Rachel at 18 has decided to go back to the home she knows in Kenya.
After spending the last 6 years in England away from her father and still very much grieving for her mother, Rachel simply wants to go home.
But the home she is going to doesn’t exist anymore.
It is 1952, the world is changing. Queen Elizabeth has just come to the throne, and the empire is slowly breaking apart and moving away to be independent.
As in Kenya, the Mau Mau are playing a strong role in disturbing the peace and not in a peaceful way. Rachel thinks it is al rumours until she finally reaches her family farm.
Her father warned her not to come, maybe because he knew the risks and the danger ahead and maybe because he had not told her about Sara.
Sara now lives with Rachel’s father along with her son Harold. Sara makes no secret of her dislike of the natives and how she wants to return to some sort of civilised world. Nor does she hide her dislike of Rachel.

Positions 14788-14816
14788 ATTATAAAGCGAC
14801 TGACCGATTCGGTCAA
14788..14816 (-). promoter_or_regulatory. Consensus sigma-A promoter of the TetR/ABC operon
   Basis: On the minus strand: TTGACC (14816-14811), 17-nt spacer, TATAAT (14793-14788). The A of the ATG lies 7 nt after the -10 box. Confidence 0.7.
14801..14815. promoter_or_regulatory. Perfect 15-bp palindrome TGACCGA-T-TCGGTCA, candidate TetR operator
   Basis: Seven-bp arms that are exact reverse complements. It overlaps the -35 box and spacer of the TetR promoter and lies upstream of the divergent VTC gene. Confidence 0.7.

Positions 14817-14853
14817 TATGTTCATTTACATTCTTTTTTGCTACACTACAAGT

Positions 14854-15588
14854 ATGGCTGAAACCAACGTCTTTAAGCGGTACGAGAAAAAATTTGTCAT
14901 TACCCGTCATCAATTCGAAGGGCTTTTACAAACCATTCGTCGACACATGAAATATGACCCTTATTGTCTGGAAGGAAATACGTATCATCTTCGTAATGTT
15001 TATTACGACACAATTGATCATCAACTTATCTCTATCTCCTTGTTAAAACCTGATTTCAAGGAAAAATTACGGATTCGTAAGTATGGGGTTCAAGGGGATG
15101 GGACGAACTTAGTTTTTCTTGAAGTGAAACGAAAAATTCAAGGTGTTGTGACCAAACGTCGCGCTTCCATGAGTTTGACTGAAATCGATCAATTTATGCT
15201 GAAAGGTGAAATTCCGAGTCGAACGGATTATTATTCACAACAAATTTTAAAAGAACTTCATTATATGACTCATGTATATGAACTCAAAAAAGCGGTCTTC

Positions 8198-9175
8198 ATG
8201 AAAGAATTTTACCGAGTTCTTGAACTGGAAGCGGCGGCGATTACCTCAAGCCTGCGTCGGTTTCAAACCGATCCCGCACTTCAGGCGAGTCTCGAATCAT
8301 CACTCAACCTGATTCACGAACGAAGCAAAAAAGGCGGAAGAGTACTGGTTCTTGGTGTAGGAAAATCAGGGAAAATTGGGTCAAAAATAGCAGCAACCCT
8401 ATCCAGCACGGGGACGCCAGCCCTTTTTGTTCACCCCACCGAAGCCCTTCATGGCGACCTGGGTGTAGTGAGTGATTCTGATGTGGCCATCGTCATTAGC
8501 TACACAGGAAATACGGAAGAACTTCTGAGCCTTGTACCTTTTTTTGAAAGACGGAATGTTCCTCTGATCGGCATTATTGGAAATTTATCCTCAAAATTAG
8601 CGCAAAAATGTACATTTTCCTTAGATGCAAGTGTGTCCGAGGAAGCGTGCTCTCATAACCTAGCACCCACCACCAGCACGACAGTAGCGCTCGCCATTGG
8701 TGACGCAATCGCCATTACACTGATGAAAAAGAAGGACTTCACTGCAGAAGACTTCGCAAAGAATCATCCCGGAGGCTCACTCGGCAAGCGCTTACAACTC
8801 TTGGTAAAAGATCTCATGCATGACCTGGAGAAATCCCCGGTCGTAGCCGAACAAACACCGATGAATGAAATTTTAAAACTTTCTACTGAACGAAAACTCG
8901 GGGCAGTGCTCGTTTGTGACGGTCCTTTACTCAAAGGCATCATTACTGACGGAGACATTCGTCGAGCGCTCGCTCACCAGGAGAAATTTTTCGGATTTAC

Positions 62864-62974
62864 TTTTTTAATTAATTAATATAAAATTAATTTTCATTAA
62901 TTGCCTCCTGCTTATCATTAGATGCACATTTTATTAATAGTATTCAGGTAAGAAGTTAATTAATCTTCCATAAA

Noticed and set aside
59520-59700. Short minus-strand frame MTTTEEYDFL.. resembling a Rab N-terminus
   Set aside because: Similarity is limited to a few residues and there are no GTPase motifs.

Rachel is shocked, the people she grew up with, the cook Jim, her childhood friend Michael are now kept on the periphery of the farm. This is not the world she left behind.
This book places you in the centre of the Kenya uprising and shows a small part of what went on with the rise of the Mau Mau. I knew very little about it, the name synonymous with violence and death but little else. This brought to life the magnificence of the African landscape, the desolation, the heat, the vast expanse, peppered with shots of violence, some of it made me want to stop reading the book. But I had to learn more about Rachel’s life and more about a turbulent time in British and Kenyan History.
I didn’t know where this book was going to lead me and although I had worked out one of the outcomes for Rachel, I did not predict the rest and it opened my eyes.
For fans of Dinah Jefferies or Julia Gregson then this book will appeal to you. Well written and taking a rather difficult and political subject and sparking your interest about it all through the wonder of historical fiction. What more can you ask from a book?
Thank you to the publisher and netgalley for the opportunity to read the book.
Leopard at the Door is out now.
One thought on “Leopard at the Door – Jennifer McVeigh”
I read this a while ago and had similar feelings about it. The violence and brutality made it difficult to read at times, but I knew nothing about the Mau Mau rebellion so I learned a lot from it. I agree with the Dinah Jefferies comparison.